Given to me by a friend.

The Pour: IMG_3223

Poured from a 22 oz bomber into a nonic glass. It is black in appearance, with some light coming through around the edges. A large, sudsy head is poured, which has good retention and leaves heavy lacing on the glass. Only trace carbonation is visible.

The Nose: IMG_3224

NightTime is certainly hop forward, to the point that if I was smelling this blind I probably couldn’t have detected that it was a Black IPA/American (or Cascadian) Dark Ale instead of a regular dank IPA. Bitter grapefruit, pine resin, and onion funk all come through in the nose. The faintest bit of a malt sweetness backbone also presents itself underneath the heavy hop dank.

The Mouth: IMG_3225

Medium-bodied with a pretty harsh mouthfeel initially, though the carbonation harshness does smooth out a bit as it sits and warms. The grapefruit/citrus hop bitterness attacks the tongue as soon as it hits the mouth. Some dark roasted malt character tried to come through, but is overwhelmed by the hop profile. The aftertaste offers the same intense citrus notes, but a bit of bread/biscuit malt sneaks in before giving way to long lingering bitter hop flavors.

Final Thoughts: IMG_3226

NightTime is another decent Black IPA/Cascadian/American dark ale. The aromas are spot on for the style, but the flavor profile is a little muddled. It just doesn’t seem to flow together as well as it should. Maybe Stone’s Sublimely Self Righteous Black IPA  has spoiled the style for me, because that beer is just so damn good. That’s about the only complaint I have about NightTime, but it’s definitely worth a go for any big IPA fan. Even at 8.2% ABV, I didn’t have much trouble finishing the bomber by myself. 7.5/10

Lagunitas Brewing Company – Petaluma, California

Posted in Beer Reviews, Dark/Brown Ales, IPA | 1 Comment

Speakeasy: Payback Porter

From the Brewery: IMG_3217

“American hops provide a smooth distraction for Payback Porter’s robust strength, which is concealed within the shadows of dark imported malts.” 7.5% ABV American Porter

Purchased from BevMo in Fresno, California.

The Pour: IMG_3218

Poured from a 22 oz bomber into my porter/stout glass. The color is very stout-like; solid black with no light coming through at all. A large, frothy brown head is poured, which has good retention and leaves good lacing throughout. Little carbonation is visible.

The Nose: IMG_3219

Dark roasted malts and barley upfront, just as expected from a robust porter. Also included in the aroma are hints of bitter dark chocolate, espresso, lactose, dark fruit, and a faint mineral/metallic smell.

The Mouth: IMG_3220

Payback Porter is medium-bodied, offering moderate carbonation harshness in the mouth before finishing with a decent amount of hop bitterness. The roasted barley and dark malts are again the keynotes, but the chocolate and coffee are more pronounced than in the nose. There is also a decent amount of malt sweetness that brings in some dark fruit notes. It finishes somewhat wet initially, before being dried out by the hop bitterness. Lingering roasted barley and malts linger with some lactose on the palate.

Final Thoughts:IMG_3221

Payback has similar taste characteristics to some smaller imperial stouts I’ve tried, and I’m not entirely sure the exact difference between a robust porter and an American stout. Either way, this one is a good beer to drink. When I first started drinking beer, this was one of the first craft brews that really wowed me. It is still a fine beer, though not as earth-shattering as that first time… 7.5/10.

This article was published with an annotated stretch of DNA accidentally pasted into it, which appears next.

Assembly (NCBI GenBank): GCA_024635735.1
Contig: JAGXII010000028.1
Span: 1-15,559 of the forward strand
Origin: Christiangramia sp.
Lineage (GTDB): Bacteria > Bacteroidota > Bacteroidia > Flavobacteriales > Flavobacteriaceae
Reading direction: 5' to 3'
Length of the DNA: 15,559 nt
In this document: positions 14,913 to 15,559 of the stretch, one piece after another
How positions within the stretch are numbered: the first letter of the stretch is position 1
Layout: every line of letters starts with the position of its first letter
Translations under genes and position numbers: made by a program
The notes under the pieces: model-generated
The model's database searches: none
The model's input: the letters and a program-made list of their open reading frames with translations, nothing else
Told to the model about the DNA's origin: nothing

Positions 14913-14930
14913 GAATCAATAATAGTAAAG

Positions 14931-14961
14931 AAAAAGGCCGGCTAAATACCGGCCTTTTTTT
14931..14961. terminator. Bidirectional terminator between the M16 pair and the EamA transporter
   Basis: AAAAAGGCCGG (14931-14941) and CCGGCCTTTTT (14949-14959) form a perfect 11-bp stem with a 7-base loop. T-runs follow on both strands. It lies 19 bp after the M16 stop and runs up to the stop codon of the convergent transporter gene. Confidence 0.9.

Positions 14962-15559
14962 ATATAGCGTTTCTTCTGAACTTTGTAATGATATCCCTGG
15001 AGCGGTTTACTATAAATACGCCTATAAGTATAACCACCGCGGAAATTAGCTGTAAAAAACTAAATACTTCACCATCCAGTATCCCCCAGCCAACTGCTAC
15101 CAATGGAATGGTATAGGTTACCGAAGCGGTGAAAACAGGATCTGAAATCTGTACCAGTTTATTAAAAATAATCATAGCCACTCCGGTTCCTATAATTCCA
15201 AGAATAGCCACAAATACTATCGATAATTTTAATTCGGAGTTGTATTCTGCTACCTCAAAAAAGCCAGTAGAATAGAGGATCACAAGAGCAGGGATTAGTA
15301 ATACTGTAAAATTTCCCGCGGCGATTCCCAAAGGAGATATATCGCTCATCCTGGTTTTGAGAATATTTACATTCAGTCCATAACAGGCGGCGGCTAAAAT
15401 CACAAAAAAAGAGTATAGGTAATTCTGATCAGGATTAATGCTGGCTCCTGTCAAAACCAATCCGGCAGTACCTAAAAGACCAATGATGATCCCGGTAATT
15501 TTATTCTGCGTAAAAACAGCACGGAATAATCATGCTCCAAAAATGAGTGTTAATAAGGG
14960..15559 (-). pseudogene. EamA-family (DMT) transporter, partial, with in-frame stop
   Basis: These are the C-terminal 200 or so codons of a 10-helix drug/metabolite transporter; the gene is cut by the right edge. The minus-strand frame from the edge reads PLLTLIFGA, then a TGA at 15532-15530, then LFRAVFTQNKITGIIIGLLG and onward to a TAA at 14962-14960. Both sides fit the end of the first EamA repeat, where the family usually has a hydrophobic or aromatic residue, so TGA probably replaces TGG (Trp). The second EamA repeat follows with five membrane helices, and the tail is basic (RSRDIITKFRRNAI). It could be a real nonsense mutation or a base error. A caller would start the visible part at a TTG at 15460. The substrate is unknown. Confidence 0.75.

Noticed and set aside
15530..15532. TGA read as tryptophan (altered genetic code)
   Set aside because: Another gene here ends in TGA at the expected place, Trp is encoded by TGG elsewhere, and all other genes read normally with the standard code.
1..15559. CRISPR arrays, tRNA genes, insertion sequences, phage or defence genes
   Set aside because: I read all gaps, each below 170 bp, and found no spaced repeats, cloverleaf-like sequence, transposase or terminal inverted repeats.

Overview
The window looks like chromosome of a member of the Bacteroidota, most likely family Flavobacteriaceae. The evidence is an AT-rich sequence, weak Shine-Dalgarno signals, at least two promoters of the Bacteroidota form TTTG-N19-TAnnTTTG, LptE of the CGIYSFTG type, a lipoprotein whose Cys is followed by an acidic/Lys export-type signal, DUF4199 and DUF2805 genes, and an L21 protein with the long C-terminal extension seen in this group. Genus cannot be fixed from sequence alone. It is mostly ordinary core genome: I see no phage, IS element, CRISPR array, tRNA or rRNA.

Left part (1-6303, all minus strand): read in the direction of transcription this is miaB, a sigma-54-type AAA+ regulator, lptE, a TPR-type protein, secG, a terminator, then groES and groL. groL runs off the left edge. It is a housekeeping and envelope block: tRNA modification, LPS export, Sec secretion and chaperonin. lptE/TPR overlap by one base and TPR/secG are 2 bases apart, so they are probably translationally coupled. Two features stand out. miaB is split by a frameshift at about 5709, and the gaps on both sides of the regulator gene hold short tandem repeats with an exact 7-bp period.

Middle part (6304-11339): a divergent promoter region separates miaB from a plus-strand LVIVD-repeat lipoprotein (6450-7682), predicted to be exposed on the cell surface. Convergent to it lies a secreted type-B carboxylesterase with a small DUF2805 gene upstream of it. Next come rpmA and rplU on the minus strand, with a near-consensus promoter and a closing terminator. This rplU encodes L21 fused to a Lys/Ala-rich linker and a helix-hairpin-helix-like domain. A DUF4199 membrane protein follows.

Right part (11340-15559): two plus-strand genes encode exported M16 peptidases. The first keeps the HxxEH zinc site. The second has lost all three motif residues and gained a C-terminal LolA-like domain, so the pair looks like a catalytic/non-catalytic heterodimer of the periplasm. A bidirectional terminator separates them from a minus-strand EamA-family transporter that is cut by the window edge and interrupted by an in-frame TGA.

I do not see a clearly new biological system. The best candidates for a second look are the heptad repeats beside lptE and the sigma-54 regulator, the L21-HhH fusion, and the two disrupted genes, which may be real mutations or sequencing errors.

Speakeasy Ales & Lagers – San Francisco, CA

Posted in Beer Reviews, Stouts/Porters | 1 Comment

Tioga-Sequoia: Tecumseh Imperial IPA

From the Brewery: IMG_3212

“Tecumseh is our Triple IPA and is brewed to be the highest General in the hop army of India Pale Ales. This Imperial IPA is highly decorated with pounds of hops throughout that give it a dank, citrusy, grapefruit flavor and aroma. Join the General’s army and we’ll drop hop bombs on your palate.” 10.8% ABV Imperial IPA

Purchased from the brewery in Fresno, California.

The Pour: IMG_3213

Poured from a 22 oz bomber into a snifter glass. The color is deep amber orange, and has pretty clear visibility. A khaki-colored foamy head is poured, which dissipates to a thin covering and leaves good lacing. Moderate carbonation is visible.

After finishing the first glass and pouring the rest, it became apparent that Tecumseh is bottle conditioned. The second glass was super hazy from all of the yeast gunk that came out of the bottle. I would have been more careful with the pour if I would’ve known it was bottle conditioned.

The Nose: IMG_3214

Huge grapefruit and citrus hop aromas emanate as soon as it is poured. As I get my nose into it I get a heavy dose sweet, syrupy caramel malts. I also get a bit of bready malts as well. Tropical fruit and citrus notes round out the profile.

The Mouth: IMG_3215

Tecumseh is rich bodied and thick in the mouth, going down harsh from big alcohol presence that is prominent as soon as it enters the mouth. Grapefruit, tropical fruit, and some general dank represent the hop flavors. It finishes with a good bite of hop bitterness, with a lingering aftertaste that combines the thick, syrupy caramel malts, alcohol and hop notes.

Final Thoughts: IMG_3216

Tecumseh is a big IPA; big malts, big hops, big alcohol presence. I find it doesn’t match the level of sophistication of Tioga-Sequoia’s Double Dry Hopped General Sherman (which is probably my favorite offering from them). The pieces of this Triple IPA puzzle just don’t fit together as artfully as they seem they should. I honestly think that the best way to give this beer its proper due would be to age it barley wine style, to achieve a mellowing of the alcohol and smoothness of the overall mouthfeel. That would degrade the heavy hops included, but it already seems under its 126 labeled IBUs. Maybe I’ll find another bottle and give it a re-review in a couple of years. All that being said, I’m certainly not trying to put out a negative review of this one. I had no trouble finishing the bomber, and had fun doing so. It’s just not quite Tioga-Sequoia’s best offering. 7/10.